If You Want to Market a Dangerous Pesticide Without Regulation, Go to the European Union

If You Want to Market a Dangerous Pesticide Without Regulation, Go to the European Union

If You Want to Market a Dangerous Pesticide Without Regulation, Go to the European Union

The EU continues to extend glyphosate’s license, even after the World Health Organization concluded it was “probably a carcinogen.”


The perennial David-and-Goliath bogeyman of Eurosceptics is the faceless Brussels bureaucrat, who relishes heaping business-killing regulations on mom-and-pop farmers and shop owners. But in the shadow of Brexit’s populist revolt, one fraught regulatory debate over the pesticide Roundup shows that cries of “overregulation” mask systemic threats to public health, food sovereignty, and labor rights. And despite political grandstanding against Brussels, the Eurocracy is often the people’s last line of defense against some subsurface environmental hazards.

The international debate over regulating glyphosate, Roundup’s core ingredient, is rooted in environmental and health risks surrounding both the herbicide itself and the genetically modified crops that depend on such agrochemicals. Last year, a large research review by the World Health Organization’s International Agency for Research Against Cancer (IARC) offered what appeared to be a definitive opinion, concluding glyphosate was “probably carcinogenic.” But in June, the European Commission punted again, deciding to extend glyphosate’s license another 18 months. This was followed by tighter usage restrictions that still fell far short of the full ban advocates were seeking—and that will still leave workers in limbo.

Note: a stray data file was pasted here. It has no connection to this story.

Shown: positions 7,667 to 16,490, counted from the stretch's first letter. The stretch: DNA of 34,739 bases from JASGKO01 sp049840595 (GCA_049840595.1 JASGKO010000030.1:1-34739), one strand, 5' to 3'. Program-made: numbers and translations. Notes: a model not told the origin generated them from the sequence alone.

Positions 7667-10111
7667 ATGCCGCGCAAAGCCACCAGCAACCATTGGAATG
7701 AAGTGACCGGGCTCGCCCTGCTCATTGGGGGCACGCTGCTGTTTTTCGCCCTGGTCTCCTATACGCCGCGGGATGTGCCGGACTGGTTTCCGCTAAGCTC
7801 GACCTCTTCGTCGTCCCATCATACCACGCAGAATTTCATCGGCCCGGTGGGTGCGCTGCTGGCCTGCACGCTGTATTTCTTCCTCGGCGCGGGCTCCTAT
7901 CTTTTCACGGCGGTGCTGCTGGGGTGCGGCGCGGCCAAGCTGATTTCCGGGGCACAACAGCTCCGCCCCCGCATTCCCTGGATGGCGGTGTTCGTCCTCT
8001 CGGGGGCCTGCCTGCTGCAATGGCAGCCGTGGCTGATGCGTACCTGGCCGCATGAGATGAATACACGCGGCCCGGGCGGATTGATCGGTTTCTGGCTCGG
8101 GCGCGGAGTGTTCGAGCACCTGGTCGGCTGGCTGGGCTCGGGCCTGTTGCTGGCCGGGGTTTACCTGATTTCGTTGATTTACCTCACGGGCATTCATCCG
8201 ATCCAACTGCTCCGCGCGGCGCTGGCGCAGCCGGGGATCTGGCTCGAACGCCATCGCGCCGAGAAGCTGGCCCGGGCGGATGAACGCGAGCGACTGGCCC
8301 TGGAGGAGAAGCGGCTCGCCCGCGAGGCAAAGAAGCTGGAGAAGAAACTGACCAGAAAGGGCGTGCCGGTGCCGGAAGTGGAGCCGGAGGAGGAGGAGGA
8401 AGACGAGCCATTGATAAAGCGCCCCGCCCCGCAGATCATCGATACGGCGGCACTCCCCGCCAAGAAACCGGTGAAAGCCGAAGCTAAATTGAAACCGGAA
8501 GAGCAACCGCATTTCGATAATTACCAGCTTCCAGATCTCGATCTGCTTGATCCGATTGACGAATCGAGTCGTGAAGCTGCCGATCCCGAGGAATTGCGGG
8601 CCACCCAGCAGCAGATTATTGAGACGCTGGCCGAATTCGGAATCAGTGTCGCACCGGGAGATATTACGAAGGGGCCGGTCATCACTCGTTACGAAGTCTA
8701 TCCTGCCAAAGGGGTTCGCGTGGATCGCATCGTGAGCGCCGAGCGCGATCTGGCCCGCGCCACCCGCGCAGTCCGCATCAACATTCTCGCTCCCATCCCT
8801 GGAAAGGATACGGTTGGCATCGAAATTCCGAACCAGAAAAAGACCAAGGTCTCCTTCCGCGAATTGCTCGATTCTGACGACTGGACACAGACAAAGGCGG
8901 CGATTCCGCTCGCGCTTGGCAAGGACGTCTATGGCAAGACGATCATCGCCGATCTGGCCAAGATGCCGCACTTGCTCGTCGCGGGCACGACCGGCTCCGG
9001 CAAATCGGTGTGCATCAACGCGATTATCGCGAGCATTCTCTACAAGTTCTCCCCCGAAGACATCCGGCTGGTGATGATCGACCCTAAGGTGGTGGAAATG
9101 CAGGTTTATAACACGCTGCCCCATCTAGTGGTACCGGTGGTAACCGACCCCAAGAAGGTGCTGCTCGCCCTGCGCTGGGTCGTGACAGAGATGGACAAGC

There are many consumer-based arguments against Roundup—not just passionate fears about “frankenfoods” but also concrete sustainability challenges from pesticide resistance and monocultures. However, the most immediate threat is likely not to people eating pesticide-grown foods but to the workers who harvest and process them. Agricultural workers’ exposure to pesticides like Roundup is far more intense than anything ordinary consumers experience.

The IARC’s review cited occupational-health studies in the United States, Canada, and Sweden linking glyphosate exposure at work to blood cancers and “DNA and chromosomal damage in mammals, and in human and animal cells in vitro.” Studies on forestry and landscaping workers revealed contamination “in air during spraying, in water, and in food” and “in the blood and urine of agricultural workers, indicating absorption.”